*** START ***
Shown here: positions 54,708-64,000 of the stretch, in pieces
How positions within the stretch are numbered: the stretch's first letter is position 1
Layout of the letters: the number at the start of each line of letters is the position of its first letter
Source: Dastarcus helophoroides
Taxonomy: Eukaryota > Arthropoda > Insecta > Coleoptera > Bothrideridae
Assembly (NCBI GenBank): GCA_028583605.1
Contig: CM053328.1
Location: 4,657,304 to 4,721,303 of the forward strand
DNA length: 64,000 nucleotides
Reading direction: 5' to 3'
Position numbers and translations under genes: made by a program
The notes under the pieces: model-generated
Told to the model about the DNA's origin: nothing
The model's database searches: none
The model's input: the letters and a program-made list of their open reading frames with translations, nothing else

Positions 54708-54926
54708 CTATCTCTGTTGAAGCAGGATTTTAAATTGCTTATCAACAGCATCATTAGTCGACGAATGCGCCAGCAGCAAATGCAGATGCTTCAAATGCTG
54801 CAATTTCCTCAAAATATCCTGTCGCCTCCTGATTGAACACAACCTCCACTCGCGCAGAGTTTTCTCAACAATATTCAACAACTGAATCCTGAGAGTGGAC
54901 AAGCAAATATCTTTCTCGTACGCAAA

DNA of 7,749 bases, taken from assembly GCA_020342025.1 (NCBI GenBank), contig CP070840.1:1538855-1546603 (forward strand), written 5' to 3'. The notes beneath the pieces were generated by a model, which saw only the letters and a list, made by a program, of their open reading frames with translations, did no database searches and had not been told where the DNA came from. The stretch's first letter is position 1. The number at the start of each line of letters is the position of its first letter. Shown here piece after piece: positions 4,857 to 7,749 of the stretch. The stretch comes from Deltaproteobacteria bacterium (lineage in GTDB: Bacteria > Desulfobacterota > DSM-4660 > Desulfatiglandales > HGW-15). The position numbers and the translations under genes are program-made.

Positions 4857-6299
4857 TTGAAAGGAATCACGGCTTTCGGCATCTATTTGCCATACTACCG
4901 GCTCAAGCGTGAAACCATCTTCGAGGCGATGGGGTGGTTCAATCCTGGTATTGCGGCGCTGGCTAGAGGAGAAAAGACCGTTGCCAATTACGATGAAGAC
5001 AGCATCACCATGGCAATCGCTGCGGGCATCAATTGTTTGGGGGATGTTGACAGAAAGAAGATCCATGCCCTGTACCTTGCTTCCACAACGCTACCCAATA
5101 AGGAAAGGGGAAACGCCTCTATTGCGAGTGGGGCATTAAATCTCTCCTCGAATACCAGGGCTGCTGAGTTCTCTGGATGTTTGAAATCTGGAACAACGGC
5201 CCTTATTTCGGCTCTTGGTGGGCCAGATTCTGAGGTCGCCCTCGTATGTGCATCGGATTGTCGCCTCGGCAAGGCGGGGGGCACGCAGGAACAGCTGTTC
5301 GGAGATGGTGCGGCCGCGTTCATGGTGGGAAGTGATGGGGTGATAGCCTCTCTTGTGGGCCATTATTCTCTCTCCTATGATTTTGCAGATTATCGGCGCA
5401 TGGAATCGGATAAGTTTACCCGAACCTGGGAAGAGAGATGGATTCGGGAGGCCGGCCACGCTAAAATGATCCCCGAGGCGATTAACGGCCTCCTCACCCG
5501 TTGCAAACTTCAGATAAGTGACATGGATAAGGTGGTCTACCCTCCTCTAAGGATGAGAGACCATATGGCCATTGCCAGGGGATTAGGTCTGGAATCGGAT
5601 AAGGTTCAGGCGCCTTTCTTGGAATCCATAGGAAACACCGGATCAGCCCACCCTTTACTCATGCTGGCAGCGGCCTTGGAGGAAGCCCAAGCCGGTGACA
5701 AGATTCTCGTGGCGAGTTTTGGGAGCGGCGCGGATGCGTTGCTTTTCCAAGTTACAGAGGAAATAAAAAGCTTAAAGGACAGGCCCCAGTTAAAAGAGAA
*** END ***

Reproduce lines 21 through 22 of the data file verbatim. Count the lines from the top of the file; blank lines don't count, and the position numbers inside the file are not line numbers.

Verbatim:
Positions 4857-6299
4857 TTGAAAGGAATCACGGCTTTCGGCATCTATTTGCCATACTACCG